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Urgent Opportunity to Assist Mozambique Civilians at Risk

SADC Meeting Should Focus on Civilian Protection

Residents of Naunde, in Macomia, Cabo Delgado, flee their village following an attack on June 5, 2018.    ©2018 Human Rights Watch

The Southern African Development Community (SADC) is meeting today in Harare, Zimbabwe, to discuss the increasing threat to civilians in Mozambique. Four heads of state are attending the summit, requested by the Mozambican government, namely Zambia’s Edgar Lungu, Botswana’s Mokgweetsi Masisi, and Zimbabwe’s Emmerson Mnangagwa – all representing the regional bloc’s political, security, and defense troika – as well as Mozambique’s president, Filipe Nyusi. The meeting should map out a strategy to better protect civilians in northern Mozambique.

On April 30, the presidents of Zimbabwe and Mozambique met in the Mozambican city of Chimoio. A statement released after the meeting acknowledged that instability in Mozambique was on the agenda but gave no further details. Days later, the Zimbabwean government denied reports of deploying soldiers to Mozambique against the insurgency in the country’s Cabo Delgado province.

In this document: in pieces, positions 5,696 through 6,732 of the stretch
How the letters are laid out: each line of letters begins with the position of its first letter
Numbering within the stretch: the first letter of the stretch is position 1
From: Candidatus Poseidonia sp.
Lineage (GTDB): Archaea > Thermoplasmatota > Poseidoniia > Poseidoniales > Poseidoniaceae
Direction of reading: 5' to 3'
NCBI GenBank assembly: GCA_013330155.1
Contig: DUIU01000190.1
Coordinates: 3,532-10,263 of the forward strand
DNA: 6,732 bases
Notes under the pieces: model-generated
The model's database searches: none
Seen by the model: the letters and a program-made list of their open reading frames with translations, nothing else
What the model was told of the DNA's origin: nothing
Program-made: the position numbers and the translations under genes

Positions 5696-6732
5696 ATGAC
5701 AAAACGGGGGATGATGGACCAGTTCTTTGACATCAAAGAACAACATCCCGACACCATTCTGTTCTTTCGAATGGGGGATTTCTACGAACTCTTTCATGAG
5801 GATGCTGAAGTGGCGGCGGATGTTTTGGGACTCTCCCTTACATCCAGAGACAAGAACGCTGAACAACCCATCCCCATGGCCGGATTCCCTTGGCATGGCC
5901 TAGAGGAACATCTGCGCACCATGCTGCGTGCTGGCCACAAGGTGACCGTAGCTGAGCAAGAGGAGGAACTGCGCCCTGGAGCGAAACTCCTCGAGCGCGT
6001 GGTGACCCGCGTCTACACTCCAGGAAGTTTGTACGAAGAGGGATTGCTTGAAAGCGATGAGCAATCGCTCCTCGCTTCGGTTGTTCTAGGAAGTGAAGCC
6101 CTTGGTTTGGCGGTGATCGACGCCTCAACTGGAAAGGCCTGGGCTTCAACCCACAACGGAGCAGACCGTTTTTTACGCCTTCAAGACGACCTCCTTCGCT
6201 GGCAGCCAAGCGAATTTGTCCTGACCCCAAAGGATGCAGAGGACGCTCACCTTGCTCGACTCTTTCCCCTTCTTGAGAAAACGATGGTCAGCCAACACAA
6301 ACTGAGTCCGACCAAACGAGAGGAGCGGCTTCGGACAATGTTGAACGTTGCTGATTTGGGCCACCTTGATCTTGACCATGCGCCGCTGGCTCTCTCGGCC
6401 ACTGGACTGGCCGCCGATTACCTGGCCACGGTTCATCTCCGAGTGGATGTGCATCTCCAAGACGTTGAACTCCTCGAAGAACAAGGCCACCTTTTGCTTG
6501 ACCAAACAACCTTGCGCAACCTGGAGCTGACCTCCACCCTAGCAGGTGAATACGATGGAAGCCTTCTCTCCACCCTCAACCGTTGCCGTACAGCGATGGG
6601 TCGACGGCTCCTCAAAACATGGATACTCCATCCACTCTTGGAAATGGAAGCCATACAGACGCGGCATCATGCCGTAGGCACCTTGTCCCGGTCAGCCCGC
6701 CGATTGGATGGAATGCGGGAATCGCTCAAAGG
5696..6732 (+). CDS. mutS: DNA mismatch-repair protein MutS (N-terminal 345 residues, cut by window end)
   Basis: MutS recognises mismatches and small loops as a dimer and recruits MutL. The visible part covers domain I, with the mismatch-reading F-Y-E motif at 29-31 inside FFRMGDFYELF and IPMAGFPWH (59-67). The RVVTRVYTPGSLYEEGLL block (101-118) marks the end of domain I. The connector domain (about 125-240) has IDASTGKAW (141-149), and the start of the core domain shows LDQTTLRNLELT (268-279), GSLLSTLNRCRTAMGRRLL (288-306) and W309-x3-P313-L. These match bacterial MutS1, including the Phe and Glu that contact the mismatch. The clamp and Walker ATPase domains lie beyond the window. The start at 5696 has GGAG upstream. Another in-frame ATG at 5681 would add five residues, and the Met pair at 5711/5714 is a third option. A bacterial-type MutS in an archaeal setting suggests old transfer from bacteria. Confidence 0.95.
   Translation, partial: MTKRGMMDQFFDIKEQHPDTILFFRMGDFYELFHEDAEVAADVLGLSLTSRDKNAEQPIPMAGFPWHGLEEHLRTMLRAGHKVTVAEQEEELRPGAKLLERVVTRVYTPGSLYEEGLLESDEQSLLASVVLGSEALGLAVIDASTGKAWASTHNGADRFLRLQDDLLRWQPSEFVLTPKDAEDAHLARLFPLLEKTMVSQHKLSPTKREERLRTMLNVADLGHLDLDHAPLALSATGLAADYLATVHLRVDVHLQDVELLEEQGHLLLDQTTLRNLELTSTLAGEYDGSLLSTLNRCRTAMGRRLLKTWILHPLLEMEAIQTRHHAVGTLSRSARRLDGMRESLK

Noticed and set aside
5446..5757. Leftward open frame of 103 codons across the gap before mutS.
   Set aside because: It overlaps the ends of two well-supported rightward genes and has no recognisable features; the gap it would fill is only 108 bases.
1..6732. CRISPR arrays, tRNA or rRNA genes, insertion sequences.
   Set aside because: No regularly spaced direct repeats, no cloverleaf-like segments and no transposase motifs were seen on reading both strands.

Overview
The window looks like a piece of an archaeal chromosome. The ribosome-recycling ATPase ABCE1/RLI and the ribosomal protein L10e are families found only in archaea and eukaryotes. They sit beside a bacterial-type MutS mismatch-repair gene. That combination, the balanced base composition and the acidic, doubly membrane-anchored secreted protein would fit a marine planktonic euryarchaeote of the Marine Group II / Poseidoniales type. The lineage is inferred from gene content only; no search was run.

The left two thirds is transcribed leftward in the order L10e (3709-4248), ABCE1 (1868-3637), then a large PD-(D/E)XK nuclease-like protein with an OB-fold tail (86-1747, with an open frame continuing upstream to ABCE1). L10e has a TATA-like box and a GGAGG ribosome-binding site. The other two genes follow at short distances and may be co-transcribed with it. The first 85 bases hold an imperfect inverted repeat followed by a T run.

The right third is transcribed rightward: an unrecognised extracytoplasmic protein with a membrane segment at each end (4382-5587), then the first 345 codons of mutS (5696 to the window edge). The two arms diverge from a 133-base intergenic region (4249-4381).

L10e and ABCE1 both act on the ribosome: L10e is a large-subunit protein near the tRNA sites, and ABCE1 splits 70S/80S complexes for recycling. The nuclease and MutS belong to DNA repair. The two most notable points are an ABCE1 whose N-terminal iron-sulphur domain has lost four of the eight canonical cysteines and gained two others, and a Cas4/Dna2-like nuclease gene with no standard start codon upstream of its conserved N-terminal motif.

Fighting has been ongoing in Cabo Delgado since October 2017, when an Islamist armed group known locally as Al-Sunna wa Jama’a (ASWJ), attacked a police station in Mocimboa da Praia district. The group has since reportedly carried out more than 350 attacks, killing over 600 people and leaving over 115,000 displaced. In response to the attacks, Mozambican security forces have also been involved in human rights abuses in Cabo Delgado, including unlawful killings, intimidation of journalists, arbitrarily arrests, and ill-treatment of detainees.

Today’s meeting is long overdue and could lead to regional efforts to improve civilian protection against ASWJ attacks, which have significantly increased over the past few months amid deafening silence from the SADC and African Union. This apparent indifference from the region and the continent as a whole has persisted despite continued reports of killings and other abuses.

The SADC should immediately act to support the Mozambican authorities by providing humanitarian aid to the affected populations and training for security forces tasked with protecting people in Cabo Delgado and elsewhere in the country, in accordance with human right standards. Today’s meeting should come up with a clear plan to improve security for civilians against armed attacks. The SADC leaders should also press the Mozambican authorities to end human rights violations by its security forces.

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